Brewers designate Dinelson Lamet, Pedro Severino

The Brewers told reporters, incl Curt Hogg of the Milwaukee Journal Sentinel, a series of roster moves before today’s game. That’s right Freddy Peralta was recalled from the 60-day injured list, and the acquisition deadline Matt Bush was listed. Field player Keston Hiura was also cancelled. With appropriate moves, the club chose the right Petr Strzeleckis and appointed correctly Dinelson Lamet and the catcher Pedro Severino for appointment.

Lamet’s delisting comes as a surprise since he was just acquired from the Padres as part of Josh Hader a couple of days ago. trade. Adam McCalvy of relayed a quote from Brewers president of baseball operations David Stearns in an attempt to explain. “Dinelson has a good arm and was included in the trade to help balance the deal,” Stearns says. “Later in the deals, the listing became a little more difficult to match.” Hopefully we can keep it in our system.

The reference to “subsequent trades” seems to imply that the Brewers ended up making other trades that pushed Lamet out of their plans. Lamet and the other players in Hader’s deal were acquired on Monday, the day before the trade deadline. The club also added Bush and Trevor Rosenthal in separate deals at the deadline yesterday. Maybe the Brewers value those pitchers more highly than they value Lamet, which is why Lamet lost his roster spot today.

Although Lamet technically has remaining options, Hogg notes that he recently surpassed five years of MLB service time. Players above this limit cannot be selected without their consent, meaning Lamet had to be removed from the roster. It also means that if Lamet were to expressly opt out, he would be eligible to opt out of the outright assignment and opt for free agency without losing salary, as all players who have completed more than five years in the MLB can do.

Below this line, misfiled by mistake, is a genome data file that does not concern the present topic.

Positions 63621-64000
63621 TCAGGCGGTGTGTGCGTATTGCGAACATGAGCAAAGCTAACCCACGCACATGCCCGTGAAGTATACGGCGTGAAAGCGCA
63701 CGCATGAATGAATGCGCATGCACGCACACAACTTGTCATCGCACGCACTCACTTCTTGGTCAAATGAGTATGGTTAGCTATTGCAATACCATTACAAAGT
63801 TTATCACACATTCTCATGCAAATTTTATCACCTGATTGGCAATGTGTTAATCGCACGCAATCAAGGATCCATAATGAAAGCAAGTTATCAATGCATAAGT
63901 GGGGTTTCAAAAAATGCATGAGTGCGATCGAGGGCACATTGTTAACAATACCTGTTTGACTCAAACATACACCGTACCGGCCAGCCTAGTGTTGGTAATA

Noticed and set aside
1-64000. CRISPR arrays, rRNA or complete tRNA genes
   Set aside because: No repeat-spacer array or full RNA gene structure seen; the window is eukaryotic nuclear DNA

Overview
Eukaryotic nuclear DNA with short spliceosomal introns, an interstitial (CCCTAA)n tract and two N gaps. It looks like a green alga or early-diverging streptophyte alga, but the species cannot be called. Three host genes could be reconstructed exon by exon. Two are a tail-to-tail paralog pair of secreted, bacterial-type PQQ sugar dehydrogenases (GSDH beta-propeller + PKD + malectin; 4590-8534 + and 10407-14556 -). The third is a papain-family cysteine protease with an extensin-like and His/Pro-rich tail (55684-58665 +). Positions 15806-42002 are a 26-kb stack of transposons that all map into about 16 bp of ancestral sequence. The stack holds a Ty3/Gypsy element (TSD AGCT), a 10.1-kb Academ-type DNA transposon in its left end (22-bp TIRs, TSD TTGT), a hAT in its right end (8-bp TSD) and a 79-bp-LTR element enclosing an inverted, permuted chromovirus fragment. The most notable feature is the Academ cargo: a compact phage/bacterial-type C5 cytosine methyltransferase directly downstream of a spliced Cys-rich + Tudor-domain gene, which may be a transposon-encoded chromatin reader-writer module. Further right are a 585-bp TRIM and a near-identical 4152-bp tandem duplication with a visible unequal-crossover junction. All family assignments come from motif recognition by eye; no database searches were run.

Frankly, it would be very surprising if Lamet were to clear waivers given his experience and modest salary. He was one of the best pitchers in baseball during the shortened 2020 season. season, posting a 2.09 ERA in 12 starts with a 34.8% strikeout rate and a 7.5% walk rate. In later seasons, he faced injury problems, was demoted to the military and was occasionally optioned to the minors. Still, he’s making a paltry $4.775 million this year. $ salary and could be retained for next season via arbitration. Due to injuries, poor performance and time in the minors, he likely won’t earn a huge salary in 2023.

Now that the trade deadline has come and gone, it complicates Lamet’s status. For one thing, the Brewers won’t be able to negotiate sending Lamet elsewhere, as they could have before the deadline. On the other hand, for clubs looking for bullpen upgrades outside of their own organization, waiver claims are now the only way to do so. It’s highly likely that a club will give Lamet a chance, either a contender looking for a push down the stretch or an emerging team that will give him time to regain his former form and possibly trade him in the offseason or next year.

In addition to Lamet’s status, this will immediately change the calculation of Hader’s trade valuation. “The players we receive in this trade help ensure that the future of the Milwaukee Brewers remains bright without compromising our desire and expectation to win today,” Stearns said of the deal at the time. “This combination of current Major League talent and high-profile prospects fuels our quest to take as many bites of the apple as possible and ultimately bring the World Series to Milwaukee.” Trading good players to good teams is difficult, and that’s certainly the case with Josh. We also recognize that in order to give our organization the best chance to remain competitive and avoid the long downtimes that many organizations face, we have to make difficult decisions. Two of the four acquired players, Robert Gasser and Esteury Ruiz, have already been assigned to minor league clubs. While they may be called up later this year, Taylor Rogers remains the only player from the trade on the big league roster right now. While Rogers is certainly a great player, few would argue that he has been able to excel at Hader’s elite level.

Will be more.

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